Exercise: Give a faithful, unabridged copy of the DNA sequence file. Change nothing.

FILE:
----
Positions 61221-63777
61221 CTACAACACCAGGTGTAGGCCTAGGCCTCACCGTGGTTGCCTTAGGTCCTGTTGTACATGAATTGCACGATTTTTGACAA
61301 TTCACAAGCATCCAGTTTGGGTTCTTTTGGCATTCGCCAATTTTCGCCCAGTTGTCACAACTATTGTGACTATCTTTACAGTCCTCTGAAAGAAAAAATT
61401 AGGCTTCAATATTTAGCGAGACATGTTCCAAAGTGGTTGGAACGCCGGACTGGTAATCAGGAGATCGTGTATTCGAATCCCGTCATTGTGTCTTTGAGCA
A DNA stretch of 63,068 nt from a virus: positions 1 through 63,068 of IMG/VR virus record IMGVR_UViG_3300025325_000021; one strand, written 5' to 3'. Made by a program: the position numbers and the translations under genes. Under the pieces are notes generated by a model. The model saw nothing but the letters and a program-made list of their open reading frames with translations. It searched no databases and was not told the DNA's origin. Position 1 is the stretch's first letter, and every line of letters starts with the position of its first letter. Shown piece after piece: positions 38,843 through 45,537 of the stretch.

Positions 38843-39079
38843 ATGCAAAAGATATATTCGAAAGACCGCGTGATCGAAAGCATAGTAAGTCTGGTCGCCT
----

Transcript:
Positions 61221-63777
61221 CTACAACACCAGGTGTAGGCCTAGGCCTCACCGTGGTTGCCTTAGGTCCTGTTGTACATGAATTGCACGATTTTTGACAA
61301 TTCACAAGCATCCAGTTTGGGTTCTTTTGGCATTCGCCAATTTTCGCCCAGTTGTCACAACTATTGTGACTATCTTTACAGTCCTCTGAAAGAAAAAATT
61401 AGGCTTCAATATTTAGCGAGACATGTTCCAAAGTGGTTGGAACGCCGGACTGGTAATCAGGAGATCGTGTATTCGAATCCCGTCATTGTGTCTTTGAGCA
A DNA stretch of 63,068 nt from a virus: positions 1 through 63,068 of IMG/VR virus record IMGVR_UViG_3300025325_000021; one strand, written 5' to 3'. Made by a program: the position numbers and the translations under genes. Under the pieces are notes generated by a model. The model saw nothing but the letters and a program-made list of their open reading frames with translations. It searched no databases and was not told the DNA's origin. Position 1 is the stretch's first letter, and every line of letters starts with the position of its first letter. Shown piece after piece: positions 38,843 through 45,537 of the stretch.

Positions 38843-39079
38843 ATGCAAAAGATATATTCGAAAGACCGCGTGATCGAAAGCATAGTAAGTCTGGTCGCCT